Am I the only one who thinks there’s a chunk of info missing like what does random.randint() does and how to use it?

The name `randint`

suggests this method will return an integer within some specified boundaries.

```
y = random.randint(1, 10) => { y | 1 <= y <= 10; y is int }
```

Note that this does not exclude the upper boundary. Both boundaries are inclusive. `y`

above will be an integer from the above described inequality.

4 Likes

could you briefly explain this code please ? what and how is it doing ?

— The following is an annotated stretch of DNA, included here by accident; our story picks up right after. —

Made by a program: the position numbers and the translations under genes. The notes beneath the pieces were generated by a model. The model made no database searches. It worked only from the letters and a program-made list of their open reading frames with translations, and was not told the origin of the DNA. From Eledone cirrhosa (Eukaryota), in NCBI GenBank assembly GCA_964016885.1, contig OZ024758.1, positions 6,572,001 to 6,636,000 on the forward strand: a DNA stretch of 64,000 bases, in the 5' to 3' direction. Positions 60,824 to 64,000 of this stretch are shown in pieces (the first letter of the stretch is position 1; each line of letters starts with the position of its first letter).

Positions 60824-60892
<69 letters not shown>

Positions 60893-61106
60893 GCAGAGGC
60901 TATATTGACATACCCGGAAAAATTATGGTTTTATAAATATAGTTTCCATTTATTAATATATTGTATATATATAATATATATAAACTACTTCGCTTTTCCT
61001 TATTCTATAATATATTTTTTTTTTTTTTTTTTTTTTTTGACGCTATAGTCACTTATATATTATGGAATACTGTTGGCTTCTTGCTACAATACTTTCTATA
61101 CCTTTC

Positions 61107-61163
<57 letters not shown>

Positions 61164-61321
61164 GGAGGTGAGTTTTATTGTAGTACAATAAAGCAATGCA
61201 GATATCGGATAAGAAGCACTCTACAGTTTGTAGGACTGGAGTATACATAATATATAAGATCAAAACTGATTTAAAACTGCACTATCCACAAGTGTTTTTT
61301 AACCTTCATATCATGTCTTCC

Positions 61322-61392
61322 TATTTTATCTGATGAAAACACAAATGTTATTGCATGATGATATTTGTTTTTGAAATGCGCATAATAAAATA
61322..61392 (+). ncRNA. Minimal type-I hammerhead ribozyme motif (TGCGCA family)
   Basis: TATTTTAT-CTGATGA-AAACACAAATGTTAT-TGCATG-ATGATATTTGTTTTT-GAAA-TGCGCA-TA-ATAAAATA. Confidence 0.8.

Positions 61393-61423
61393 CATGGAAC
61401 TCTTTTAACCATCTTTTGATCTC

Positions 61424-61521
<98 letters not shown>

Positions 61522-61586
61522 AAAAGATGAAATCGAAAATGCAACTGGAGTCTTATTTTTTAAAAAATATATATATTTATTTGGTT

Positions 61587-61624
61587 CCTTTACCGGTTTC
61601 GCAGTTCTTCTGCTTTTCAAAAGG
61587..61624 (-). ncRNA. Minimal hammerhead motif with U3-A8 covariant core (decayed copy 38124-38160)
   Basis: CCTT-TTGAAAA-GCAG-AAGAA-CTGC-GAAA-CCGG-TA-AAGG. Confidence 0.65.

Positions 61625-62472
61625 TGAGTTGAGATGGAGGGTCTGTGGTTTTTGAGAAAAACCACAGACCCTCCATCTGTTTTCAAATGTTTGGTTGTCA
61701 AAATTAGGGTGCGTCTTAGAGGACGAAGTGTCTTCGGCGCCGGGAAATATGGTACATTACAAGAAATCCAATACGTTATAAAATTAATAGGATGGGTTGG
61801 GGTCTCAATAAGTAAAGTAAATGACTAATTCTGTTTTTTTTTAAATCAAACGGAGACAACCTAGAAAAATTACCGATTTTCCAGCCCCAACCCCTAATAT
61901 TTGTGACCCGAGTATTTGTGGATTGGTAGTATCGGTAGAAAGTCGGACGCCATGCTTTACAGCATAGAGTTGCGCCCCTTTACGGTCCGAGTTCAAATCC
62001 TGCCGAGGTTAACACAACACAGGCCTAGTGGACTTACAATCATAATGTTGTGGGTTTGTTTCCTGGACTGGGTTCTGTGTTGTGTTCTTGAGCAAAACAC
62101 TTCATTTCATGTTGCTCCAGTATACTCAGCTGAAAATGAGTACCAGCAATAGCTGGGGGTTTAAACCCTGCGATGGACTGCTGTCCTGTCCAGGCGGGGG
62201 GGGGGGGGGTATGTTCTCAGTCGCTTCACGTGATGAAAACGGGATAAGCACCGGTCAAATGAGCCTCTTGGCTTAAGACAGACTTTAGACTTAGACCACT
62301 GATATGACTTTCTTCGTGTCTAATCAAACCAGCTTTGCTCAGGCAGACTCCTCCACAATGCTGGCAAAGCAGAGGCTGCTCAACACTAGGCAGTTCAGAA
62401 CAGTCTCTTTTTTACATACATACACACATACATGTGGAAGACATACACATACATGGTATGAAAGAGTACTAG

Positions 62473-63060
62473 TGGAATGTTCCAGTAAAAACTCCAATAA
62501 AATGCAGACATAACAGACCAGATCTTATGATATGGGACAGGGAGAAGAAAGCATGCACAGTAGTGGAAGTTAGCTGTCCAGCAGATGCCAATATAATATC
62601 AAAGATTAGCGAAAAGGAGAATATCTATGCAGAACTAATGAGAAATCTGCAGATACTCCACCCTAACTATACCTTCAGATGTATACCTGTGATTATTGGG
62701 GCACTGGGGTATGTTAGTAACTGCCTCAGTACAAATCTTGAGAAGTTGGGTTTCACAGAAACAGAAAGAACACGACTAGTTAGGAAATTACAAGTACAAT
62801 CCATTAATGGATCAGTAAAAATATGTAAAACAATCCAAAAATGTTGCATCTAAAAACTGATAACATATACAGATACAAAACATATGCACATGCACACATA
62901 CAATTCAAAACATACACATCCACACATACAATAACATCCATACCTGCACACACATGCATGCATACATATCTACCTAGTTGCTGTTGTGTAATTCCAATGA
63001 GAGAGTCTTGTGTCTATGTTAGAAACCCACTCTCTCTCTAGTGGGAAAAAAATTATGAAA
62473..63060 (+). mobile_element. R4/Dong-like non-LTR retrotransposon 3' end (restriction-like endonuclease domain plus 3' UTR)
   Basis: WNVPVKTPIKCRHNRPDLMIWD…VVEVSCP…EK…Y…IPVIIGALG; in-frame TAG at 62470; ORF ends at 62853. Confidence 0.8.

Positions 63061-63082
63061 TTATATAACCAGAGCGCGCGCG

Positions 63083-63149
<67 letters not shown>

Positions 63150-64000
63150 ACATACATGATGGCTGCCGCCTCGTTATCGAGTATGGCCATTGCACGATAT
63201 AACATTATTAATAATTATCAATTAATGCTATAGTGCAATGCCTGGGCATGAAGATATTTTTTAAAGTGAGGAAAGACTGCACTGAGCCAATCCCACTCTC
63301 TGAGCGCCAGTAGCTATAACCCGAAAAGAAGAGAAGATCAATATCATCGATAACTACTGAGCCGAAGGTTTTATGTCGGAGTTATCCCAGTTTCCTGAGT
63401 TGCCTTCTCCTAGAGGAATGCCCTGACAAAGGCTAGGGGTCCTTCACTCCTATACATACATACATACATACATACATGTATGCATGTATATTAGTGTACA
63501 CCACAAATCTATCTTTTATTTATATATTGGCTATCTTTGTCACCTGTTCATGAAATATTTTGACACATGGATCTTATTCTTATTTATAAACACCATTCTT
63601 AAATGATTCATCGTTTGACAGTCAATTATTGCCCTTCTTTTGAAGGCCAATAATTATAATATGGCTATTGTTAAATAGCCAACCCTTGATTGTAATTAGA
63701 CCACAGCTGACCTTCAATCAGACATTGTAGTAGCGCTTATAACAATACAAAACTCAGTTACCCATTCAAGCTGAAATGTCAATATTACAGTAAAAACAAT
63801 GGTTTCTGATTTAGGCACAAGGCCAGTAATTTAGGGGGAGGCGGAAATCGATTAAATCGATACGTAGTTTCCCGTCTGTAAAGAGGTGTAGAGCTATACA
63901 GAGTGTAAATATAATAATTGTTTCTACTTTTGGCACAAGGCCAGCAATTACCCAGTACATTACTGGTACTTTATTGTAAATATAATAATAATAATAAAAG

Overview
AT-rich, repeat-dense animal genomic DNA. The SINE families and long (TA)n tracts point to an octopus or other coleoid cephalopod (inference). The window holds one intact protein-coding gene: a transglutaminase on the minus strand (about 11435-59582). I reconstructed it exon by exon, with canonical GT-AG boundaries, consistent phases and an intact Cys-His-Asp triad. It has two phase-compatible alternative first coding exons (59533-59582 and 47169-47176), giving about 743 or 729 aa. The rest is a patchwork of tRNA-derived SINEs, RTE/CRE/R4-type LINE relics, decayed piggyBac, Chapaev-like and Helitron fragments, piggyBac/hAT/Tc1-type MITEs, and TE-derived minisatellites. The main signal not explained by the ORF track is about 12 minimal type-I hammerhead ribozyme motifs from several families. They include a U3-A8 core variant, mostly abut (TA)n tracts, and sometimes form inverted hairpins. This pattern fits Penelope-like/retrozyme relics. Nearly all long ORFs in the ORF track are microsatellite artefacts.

It’s actually not code, but mathematics describing the solution set, `y`

.

```
{1, 2, 3, 4, 5, 6, 7, 8, 9, 10}
```

`y`

, such that`1`

is less than or equal to`y`

and`y`

is less than or equal to`10`

;`y`

belongs to the set of Integers.

ok, but shouldn’t `Y`

be greater than or equal to `1`

since the range is 1 to 10 ?

Inequalities are always written with the arrows pointing the same direction.

1 Like

I’m used to see `>=`

this than `<=`

this and that’s why I had mistaken.

1 Like